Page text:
Factors Influencing Cartilage Wear in an Accelerated In Vitro Test: Collagen Fiber Orientation, Anatomic Location, Cartilage Composition, and Photo-Chemical Crosslinking
Articular cartilage (AC) is a strong but flexible connective tissue that covers and protects the end of the long bones. Although cartilage has excellent friction and wear properties that allow smooth joint function during daily activities, these properties are not fully understood. Many material properties of cartilage are anisotropic and vary with anatomic location and the composition of the tissue, but whether this is also true for cartilage friction and wear has not been previously determined. Furthermore, cartilage disease and injury are major health concerns that affect millions of people, but there are few available treatments to prevent the progression of cartilage degeneration. Collagen crosslinking may be a potential treatment to reduce cartilage wear and slow or prevent the progression of cartilage disease. The objectives of this thesis were to investigate the relationships between the friction/wear characteristics of cartilage and the orientation of the preferred fiber direction, the anatomic location of the tissue, the composition of the tissue, and exogenous photochemical crosslinking.^ In the superficial zone, AC has preferential fiber direction which leads to anisotropic material behavior. Therefore, we hypothesized that AC will show anisotropic behavior between longitudinal and transverse direction in an accelerated, in vitro wear test on bovine cartilage in terms of friction and wear. This hypothesis was proven by the quantification of glycosaminoglycans released from the tissue during the wear test, which showed that more glycosaminoglycans were released when the wear direction was transverse to the direction of the fibers. However, the hydroxyproline released from the tissue during the wear test was not significantly different between the two directions, nor was the coefficient of friction.^ The material properties of AC can also vary with anatomic location, perhaps due to differences in how the tissue is loaded in vivo. We hypothesized that cartilage from a higher load bearing site will give better wear resistance than cartilage from lower load bearing regions. However, no differences in friction or wear were observed between the different anatomic locations on the bovine femoral condyles. The concentration of collagen, glycosaminoglycans, cells and water in the tissue was also quantified, but no significant differences in tissue composition were found among the locations that were tested.^ Although wear did not vary with anatomic location, variation in the wear measurements were relatively high. One potential source of variation is the composition of the cartilage. To determine whether cartilage composition influences friction and wear, a correlation analysis was conducted. An accelerated, in vitro wear test was conducted on cartilage from bovine femoral condyles, and the tissue adjacent to the wear test specimens was analyzed for collagen, glycosaminoglycan, cell, and water content. Because wear occurs on the cartilage surface, the superficial zone of the cartilage might play an important role in wear test. Therefore, composition of the adjacent cartilage was determined in both the superficial zone and the full thickness of the tissue. A significant negative correlation was found between wear and collagen content in the full thickness of the tissue, and between the initial coefficient of friction and the collagen content in the superficial zone. This correlation suggests that variation in the collagen content in the full thickness of the cartilage partially explains differences in amount of wear between specimens.^ The wear resistance of cartilage can be improved with exogenous crosslinking agents, but the use of photochemical crosslinking to improve wear resistance is not well understood. Two photochemical crosslinking protocols were analyzed to improve the wear resistance of the cartilage by using chloro-aluminum phthalocyanine tetrasulfonic acid (CASPc) and 670nm laser light. The cartilage treated with the two crosslinking protocols had lower wear than the non-treated group without changing the friction properties of the cartilage.^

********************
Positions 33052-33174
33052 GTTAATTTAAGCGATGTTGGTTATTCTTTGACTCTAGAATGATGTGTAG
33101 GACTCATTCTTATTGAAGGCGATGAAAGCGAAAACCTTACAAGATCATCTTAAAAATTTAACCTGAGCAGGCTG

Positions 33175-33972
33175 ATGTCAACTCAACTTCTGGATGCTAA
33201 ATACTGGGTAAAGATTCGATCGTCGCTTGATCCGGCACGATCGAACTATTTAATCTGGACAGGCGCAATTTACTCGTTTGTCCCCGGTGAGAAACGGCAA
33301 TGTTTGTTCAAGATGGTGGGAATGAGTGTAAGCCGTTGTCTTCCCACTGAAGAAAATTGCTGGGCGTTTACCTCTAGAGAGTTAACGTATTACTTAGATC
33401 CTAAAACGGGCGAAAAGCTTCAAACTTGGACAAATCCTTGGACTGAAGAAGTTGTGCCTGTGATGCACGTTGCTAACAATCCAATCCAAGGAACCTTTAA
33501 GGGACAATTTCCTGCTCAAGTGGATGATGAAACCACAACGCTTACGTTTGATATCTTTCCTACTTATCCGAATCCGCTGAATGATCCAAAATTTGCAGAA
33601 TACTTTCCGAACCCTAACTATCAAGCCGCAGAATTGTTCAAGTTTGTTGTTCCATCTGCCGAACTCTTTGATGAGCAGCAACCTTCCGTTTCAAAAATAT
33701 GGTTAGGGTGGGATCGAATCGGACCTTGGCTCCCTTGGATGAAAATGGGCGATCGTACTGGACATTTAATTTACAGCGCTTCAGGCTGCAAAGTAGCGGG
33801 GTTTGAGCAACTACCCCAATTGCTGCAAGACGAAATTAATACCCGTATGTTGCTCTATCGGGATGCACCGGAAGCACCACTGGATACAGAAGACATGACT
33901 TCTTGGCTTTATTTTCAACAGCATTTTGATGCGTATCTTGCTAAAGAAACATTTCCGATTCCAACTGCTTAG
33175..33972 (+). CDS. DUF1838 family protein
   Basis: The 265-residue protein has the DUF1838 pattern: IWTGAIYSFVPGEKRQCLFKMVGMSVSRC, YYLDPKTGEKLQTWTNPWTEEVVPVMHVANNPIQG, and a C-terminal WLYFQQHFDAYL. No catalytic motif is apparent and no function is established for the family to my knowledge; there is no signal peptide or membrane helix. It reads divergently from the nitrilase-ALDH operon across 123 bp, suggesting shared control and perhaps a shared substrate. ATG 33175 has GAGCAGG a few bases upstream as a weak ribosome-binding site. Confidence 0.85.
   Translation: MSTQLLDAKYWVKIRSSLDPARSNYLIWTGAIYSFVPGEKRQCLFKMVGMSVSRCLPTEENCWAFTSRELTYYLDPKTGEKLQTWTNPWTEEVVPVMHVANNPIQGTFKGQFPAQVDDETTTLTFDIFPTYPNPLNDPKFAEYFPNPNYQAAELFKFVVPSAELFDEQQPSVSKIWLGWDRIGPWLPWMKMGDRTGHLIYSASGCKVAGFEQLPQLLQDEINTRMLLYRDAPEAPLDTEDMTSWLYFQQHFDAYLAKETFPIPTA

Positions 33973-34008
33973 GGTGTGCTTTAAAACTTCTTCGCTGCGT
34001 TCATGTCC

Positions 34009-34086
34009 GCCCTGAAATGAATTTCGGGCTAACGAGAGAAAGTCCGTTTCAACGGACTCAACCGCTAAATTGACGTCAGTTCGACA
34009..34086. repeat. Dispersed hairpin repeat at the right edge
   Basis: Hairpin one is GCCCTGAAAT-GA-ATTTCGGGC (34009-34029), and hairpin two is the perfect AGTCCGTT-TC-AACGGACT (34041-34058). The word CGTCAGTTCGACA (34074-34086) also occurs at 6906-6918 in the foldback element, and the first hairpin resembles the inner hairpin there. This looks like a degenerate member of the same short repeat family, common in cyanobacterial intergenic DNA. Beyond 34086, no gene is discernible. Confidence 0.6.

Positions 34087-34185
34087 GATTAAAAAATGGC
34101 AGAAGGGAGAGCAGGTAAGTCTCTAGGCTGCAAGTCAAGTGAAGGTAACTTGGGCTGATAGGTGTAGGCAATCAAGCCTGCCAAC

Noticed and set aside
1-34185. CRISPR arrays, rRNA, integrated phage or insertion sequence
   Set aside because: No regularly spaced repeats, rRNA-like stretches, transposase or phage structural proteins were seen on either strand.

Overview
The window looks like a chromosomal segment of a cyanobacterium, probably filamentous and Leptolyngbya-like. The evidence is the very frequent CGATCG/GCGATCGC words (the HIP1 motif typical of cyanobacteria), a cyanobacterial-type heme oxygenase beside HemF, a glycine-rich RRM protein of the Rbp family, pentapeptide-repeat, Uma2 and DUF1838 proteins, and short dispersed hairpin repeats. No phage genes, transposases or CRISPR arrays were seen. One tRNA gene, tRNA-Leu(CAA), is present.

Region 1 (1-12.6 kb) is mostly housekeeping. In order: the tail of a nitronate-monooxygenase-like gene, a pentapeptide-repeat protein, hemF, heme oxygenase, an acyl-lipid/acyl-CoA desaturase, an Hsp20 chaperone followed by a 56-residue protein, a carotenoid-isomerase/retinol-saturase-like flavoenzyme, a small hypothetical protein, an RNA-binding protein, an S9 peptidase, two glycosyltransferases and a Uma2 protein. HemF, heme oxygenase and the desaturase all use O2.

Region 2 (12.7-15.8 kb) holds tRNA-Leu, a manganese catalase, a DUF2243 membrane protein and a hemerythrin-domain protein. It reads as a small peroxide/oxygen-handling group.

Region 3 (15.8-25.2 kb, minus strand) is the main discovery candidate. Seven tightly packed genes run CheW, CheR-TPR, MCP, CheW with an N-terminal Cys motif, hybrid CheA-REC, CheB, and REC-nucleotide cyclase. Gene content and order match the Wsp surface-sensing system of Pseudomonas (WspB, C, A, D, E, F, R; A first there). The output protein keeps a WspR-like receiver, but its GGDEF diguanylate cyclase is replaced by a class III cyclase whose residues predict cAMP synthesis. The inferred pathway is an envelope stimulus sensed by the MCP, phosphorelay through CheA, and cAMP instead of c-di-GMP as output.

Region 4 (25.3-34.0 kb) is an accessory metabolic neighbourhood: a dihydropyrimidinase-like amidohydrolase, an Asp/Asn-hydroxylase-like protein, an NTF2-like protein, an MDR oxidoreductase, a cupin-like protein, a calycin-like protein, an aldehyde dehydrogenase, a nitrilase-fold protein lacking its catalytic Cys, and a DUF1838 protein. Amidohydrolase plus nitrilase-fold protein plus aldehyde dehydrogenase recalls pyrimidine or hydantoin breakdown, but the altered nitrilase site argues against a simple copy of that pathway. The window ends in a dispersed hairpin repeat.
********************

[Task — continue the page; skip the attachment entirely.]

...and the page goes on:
Diane Wagner, Purdue University.
Biomedical engineering|Mechanical engineering|Biomechanics
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